Scales of Temporal and Spatial Variability of Midlatitude Land Surface Temperature

Journal of Geophysical Research, Vol. 116, 2011

Konstantin Y. Vinnikov, Yunyue Yu, Mitchell D. Goldberg, Ming Chen, and Dan Tarpley

“Scales of temporal and spatial variability of clear-sky land surface temperature (LST) in middle latitudes are empirically evaluated using data from satellite and land surface observations. We consider separately the time-dependent expected value, its spatial variations, weather-related temporal and spatial anomalies, and errors of LST observation. Seasonal and diurnal cycles in the time-dependent expected value of LST are found to be the main components of temporal variations of clear-sky LST. The scale of spatial variability in the expected value of LST is found to be much smaller than the scale of spatial variability of the weather-related signal. The scale of temporal autocorrelation of weather-related LST variations is found to be in a good agreement with our earlier preliminary estimate and equal to 3 d, which corresponds to the time scale of weather system variations. This weather-related signal in clear-sky LST is statistically the same as in surface air temperature (SAT) observations at regular meteorological stations. The scale of spatial autocorrelation of weather-related LST variations exceeds 1000 km, which is the spatial scale of synoptic weather systems. These estimates provide us with a basis for better understanding and interpretation of LST observations from past, current, and future geostationary satellites and polar orbiters. ”

A Geographic Conceptual Framework for Understanding the Spatio-Temporal Constraints on Social Networks

Spatio-Temporal Constraints on Social Networks Workshop, University of California, Santa Barbara, Center for Spatial Studies, 13-14 December 2010

A Geographic Conceptual Framework for Understanding the Spatio-Temporal Constraints on Social Networks

Daniel Sui

“In much the same way as web search engines provide instant access to the retrospective web of previously crawled and indexed content, rapidly expanding social computing services are a catalyst for what is known as the prospective web, with constantly modified real-time content that reflects the current activity of the web’s participants. As an integral part of the prospective web, social media is quickly becoming social sensors that broadcast signals at both individual and societal levels. The explosive growth and diffusions of locative social media and the spatial turn in media studies, coupled with the communicational turn in geography, are providing us a golden opportunity to study social media and social networking from geographic perspectives. As the first step, I am interested in contributing a geographic conceptual framework for understanding spatio-temporal constraints on social networks. This framework will be developed by synthesizing the insights gained from the spatial turn in media studies (Falkheimer, and Jansson, 2006) and the communicational turn in geography (Adams, 2009).”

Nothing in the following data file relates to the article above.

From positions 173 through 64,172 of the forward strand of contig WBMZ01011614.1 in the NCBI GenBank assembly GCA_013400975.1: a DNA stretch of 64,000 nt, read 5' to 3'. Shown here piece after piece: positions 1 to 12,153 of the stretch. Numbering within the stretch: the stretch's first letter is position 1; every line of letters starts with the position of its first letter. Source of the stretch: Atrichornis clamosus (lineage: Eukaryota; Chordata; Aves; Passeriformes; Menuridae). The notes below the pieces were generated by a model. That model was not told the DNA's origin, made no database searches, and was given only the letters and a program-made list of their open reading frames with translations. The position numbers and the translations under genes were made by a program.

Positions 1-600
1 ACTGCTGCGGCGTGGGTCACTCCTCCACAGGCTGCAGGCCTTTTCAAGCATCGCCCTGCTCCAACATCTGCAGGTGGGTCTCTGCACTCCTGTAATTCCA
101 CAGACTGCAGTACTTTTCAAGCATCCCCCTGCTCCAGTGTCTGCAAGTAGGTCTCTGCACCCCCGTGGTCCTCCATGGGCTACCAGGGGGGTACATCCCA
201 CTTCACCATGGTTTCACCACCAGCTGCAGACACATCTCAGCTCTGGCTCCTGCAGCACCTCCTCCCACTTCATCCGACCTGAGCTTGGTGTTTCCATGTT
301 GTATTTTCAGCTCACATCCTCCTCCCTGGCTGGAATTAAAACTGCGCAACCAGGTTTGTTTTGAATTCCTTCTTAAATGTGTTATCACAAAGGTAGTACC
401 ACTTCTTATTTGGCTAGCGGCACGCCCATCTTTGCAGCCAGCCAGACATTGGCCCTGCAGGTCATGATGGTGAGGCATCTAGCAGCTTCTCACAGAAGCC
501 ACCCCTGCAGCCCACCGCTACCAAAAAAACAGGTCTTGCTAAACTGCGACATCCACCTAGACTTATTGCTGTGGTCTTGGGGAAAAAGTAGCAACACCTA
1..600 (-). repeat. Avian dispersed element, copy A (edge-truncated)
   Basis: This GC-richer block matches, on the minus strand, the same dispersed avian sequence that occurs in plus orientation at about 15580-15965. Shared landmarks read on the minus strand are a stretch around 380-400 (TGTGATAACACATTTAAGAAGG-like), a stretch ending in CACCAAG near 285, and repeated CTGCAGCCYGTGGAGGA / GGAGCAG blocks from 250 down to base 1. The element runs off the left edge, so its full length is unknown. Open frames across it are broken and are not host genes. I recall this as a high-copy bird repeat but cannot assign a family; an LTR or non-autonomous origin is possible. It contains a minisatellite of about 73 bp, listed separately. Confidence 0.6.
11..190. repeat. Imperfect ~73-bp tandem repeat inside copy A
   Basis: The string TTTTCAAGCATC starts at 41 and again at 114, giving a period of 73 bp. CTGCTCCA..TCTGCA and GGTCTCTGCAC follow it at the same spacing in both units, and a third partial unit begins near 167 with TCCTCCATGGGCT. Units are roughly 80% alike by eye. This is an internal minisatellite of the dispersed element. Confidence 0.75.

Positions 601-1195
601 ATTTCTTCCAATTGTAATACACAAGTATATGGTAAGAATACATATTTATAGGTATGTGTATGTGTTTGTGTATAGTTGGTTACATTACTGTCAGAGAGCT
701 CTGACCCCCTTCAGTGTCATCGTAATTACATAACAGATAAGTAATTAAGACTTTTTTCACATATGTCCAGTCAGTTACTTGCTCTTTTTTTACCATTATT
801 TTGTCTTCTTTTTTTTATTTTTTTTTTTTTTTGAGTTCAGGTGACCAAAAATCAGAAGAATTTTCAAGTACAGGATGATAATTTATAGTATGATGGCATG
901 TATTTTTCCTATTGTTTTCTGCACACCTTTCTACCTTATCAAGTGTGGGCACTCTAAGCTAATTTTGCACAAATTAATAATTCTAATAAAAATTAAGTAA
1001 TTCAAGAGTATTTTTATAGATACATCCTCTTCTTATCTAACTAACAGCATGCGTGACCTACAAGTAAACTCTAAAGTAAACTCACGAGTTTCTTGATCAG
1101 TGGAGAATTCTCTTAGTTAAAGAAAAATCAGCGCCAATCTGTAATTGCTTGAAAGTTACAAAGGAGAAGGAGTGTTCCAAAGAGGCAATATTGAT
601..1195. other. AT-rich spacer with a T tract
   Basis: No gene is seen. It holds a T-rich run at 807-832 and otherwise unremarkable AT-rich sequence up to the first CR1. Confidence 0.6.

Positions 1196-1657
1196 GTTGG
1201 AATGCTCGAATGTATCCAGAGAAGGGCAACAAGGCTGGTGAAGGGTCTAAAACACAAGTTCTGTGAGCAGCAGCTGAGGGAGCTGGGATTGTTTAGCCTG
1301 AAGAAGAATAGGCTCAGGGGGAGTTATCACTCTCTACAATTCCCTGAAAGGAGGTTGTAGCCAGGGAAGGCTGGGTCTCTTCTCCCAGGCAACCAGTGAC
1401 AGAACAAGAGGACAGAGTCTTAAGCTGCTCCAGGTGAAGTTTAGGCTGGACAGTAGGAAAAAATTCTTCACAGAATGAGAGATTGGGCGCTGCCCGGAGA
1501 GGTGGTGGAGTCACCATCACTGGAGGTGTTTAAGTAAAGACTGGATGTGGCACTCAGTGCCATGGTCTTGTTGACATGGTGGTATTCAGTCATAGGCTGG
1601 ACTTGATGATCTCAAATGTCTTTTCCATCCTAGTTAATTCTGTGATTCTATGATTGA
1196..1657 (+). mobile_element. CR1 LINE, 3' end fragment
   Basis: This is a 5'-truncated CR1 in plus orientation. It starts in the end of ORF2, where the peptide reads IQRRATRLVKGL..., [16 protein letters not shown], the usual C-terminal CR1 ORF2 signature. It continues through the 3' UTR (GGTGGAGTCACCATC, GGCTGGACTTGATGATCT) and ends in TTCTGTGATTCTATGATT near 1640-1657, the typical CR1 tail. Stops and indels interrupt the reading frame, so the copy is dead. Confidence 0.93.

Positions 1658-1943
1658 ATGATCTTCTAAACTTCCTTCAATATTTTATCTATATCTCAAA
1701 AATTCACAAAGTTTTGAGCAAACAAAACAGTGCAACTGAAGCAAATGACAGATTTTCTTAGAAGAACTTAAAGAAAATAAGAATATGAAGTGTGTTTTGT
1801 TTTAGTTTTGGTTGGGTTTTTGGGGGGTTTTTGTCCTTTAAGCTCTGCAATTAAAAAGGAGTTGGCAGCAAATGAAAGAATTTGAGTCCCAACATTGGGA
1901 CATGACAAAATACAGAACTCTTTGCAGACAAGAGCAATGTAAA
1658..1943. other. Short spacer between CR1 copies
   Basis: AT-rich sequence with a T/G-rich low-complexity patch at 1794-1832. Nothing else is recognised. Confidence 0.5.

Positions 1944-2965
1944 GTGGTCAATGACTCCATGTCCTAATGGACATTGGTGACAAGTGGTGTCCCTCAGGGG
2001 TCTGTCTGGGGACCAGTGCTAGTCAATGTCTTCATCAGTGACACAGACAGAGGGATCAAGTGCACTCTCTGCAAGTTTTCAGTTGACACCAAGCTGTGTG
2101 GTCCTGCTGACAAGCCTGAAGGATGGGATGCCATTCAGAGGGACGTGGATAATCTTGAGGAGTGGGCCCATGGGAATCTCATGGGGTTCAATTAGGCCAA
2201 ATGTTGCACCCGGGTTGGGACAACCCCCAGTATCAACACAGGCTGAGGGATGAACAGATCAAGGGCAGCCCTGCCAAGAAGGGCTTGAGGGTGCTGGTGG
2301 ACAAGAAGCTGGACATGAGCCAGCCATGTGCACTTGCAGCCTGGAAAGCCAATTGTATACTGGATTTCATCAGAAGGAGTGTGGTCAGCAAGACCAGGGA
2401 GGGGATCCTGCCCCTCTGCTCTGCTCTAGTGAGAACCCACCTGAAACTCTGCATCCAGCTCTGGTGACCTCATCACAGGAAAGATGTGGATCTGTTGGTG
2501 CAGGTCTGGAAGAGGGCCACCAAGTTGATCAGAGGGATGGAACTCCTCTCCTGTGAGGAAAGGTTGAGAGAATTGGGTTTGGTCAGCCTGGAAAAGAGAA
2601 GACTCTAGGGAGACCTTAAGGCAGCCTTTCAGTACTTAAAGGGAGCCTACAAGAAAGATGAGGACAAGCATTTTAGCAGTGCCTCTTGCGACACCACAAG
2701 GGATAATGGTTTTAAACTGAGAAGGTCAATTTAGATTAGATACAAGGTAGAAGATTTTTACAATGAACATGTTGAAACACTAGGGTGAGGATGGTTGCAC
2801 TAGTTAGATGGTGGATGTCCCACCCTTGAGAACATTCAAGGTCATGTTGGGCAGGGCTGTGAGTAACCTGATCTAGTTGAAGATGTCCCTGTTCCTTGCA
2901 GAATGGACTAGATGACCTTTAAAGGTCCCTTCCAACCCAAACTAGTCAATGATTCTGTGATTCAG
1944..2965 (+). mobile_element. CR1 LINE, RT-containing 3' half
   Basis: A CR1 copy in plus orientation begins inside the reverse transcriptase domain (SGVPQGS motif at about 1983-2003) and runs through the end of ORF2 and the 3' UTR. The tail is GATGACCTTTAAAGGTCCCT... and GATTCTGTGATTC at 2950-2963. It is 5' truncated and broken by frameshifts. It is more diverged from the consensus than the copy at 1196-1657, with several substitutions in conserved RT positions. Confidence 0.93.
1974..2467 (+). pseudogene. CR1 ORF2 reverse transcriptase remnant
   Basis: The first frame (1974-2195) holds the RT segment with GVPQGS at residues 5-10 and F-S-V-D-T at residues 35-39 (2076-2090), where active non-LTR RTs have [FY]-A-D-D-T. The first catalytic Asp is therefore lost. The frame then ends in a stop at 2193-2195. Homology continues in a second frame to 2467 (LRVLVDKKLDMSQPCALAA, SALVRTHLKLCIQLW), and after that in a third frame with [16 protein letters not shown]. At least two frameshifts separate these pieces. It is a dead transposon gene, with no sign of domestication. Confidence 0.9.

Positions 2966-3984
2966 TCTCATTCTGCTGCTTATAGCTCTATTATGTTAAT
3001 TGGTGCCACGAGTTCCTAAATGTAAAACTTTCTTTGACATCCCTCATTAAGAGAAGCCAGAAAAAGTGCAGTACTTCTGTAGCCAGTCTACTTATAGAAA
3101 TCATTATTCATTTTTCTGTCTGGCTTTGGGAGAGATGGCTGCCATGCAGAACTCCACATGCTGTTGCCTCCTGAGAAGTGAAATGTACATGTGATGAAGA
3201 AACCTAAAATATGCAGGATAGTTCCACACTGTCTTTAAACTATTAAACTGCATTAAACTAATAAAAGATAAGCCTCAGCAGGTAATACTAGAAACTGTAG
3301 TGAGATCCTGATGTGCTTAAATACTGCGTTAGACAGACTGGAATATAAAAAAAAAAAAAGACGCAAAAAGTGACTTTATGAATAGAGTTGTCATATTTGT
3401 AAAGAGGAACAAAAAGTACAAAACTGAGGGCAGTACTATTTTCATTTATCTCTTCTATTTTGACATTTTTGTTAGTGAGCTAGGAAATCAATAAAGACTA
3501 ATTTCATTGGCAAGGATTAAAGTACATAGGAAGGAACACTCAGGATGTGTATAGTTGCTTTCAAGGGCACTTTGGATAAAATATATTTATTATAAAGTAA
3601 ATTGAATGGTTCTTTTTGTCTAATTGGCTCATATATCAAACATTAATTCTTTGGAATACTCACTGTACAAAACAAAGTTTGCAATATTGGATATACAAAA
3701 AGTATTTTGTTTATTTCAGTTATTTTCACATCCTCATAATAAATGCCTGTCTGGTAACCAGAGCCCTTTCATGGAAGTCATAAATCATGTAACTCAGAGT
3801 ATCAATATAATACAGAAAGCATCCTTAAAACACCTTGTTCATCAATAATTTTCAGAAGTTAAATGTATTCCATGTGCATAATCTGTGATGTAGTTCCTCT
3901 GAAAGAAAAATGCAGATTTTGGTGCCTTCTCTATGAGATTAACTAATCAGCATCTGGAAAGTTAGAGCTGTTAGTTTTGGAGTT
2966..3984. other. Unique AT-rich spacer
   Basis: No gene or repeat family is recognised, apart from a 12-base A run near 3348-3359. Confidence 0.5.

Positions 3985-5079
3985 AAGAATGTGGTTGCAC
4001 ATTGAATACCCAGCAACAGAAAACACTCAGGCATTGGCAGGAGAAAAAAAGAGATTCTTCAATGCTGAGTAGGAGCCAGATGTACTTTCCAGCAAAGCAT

No Instructions Required: Taking the GIS out of Web Mapping

URISA, British Columbia Chapter
GIS Technology Showcase, 19 January 2011

Chad Huntington

“The Geosource web mapping application has been an invaluable tool for TOL staff members and its residents for the past five years. However, due to the technological constraints of traditional tools available for web mapping development, the end result has been a non user-friendly product that is effectively a “desktop in a browser.” This presentation will showcase how the Geomatics Department plans to utilize new technology and the concept of neogeography to take the GIS out of web mapping by developing a set of high-performance, content-rich and context-specific products that remain intuitive enough that no tutorials or training will be required.”